Wellingborough's Olympic pioneer Anita humbled by freewoman honour
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The honour marks another first for the 72-year-old as she is the first person to be given the freedom of Wellingborough by the newly-formed town council.
In a ceremony at the Swanspool council offices, mayor of Wellingborough Cllr Lora Lawman presented a scroll to Anita where her family, friends and councillors watched.
Anita said: “I’m proud, humbled and happy. I’m going to have it framed and hang it on my wall. It’s another first for me.”
The illuminated scroll says: “The council grant you this highest honour in recognition of your major and unique achievement of becoming the first black woman to represent Great Britain in the Olympic Games.”
The idea for the honour had been proposed by Cllr Marion Turner-Hawes.
She said: “Watching the ceremony is a moment in history. This is Anita’s story. It’s great for the town and it recognises her achievements and the role she’s played in our community.”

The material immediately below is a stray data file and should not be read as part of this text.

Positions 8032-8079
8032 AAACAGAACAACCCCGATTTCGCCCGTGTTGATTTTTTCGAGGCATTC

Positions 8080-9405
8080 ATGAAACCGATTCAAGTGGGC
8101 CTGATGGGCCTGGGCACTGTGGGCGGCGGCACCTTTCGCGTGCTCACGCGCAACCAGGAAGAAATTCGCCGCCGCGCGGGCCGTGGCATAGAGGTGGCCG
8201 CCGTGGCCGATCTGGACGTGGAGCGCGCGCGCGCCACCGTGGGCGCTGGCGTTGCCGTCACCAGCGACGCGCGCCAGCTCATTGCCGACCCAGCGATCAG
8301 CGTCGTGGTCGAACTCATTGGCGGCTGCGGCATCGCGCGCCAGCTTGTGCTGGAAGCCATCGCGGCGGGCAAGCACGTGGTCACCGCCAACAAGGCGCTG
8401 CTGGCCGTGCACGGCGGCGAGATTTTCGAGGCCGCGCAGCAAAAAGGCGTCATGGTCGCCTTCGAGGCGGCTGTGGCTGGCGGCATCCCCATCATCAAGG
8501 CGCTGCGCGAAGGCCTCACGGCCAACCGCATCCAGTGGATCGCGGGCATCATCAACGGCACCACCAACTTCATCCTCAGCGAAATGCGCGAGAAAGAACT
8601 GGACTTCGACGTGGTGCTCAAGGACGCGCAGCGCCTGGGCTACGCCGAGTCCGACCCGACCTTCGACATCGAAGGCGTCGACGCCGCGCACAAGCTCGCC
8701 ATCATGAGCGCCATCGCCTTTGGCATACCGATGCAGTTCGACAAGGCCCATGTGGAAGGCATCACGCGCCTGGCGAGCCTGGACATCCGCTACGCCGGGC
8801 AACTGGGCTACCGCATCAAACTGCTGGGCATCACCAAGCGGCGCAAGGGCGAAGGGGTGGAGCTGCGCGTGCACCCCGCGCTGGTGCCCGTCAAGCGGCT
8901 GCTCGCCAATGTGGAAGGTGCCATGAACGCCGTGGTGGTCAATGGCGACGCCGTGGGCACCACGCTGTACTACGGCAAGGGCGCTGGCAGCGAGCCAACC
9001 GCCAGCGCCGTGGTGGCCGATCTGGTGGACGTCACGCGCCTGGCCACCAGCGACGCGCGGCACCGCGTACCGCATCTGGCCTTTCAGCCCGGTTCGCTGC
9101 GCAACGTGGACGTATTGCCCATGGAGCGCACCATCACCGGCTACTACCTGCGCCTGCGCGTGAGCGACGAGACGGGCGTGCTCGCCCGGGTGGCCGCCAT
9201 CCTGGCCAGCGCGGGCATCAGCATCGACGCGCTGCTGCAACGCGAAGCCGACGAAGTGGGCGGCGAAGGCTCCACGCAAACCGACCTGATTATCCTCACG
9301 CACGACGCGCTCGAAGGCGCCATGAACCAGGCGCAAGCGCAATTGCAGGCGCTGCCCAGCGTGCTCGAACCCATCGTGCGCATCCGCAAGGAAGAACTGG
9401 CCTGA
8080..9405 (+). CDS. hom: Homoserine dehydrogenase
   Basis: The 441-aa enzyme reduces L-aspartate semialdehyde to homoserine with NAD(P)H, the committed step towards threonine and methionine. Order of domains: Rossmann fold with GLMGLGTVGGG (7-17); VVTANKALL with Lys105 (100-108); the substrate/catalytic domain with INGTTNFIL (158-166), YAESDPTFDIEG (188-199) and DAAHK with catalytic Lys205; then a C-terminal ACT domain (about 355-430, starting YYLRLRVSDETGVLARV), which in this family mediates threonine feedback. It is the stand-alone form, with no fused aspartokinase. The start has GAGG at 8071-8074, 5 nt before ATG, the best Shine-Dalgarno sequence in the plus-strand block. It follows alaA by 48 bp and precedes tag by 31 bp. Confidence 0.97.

Anita’s struggle for recognition hit the headlines last year when it was confirmed by the British Olympic Association that she was officially the first black British female Olympian.
The athletics prodigy represented Great Britain at the 1968 Olympics in Mexico at the age of 18 in the 100m and the 4x100m relay and went on to compete in the Munich games in 1972.
Her training programme was cut short by lack of funding, facilities and coaching.
Over the decades Anita had wondered why her pioneering story had remained largely unacknowledged and ignored outside her town.
She had been snubbed by Olympic torch organisers when the 2012 relay passed through the town.
Cllr Lora Lawman said: “It was regrettable that they did not ask her to carry the Olympic torch in Wellingborough.
"This council is recognising her enormous achievements which were neglected at the time in England.
“I’m absolutely thrilled. It’s a small thing we are able to do – Anita is wonderful. Everybody is united in our congratulations.”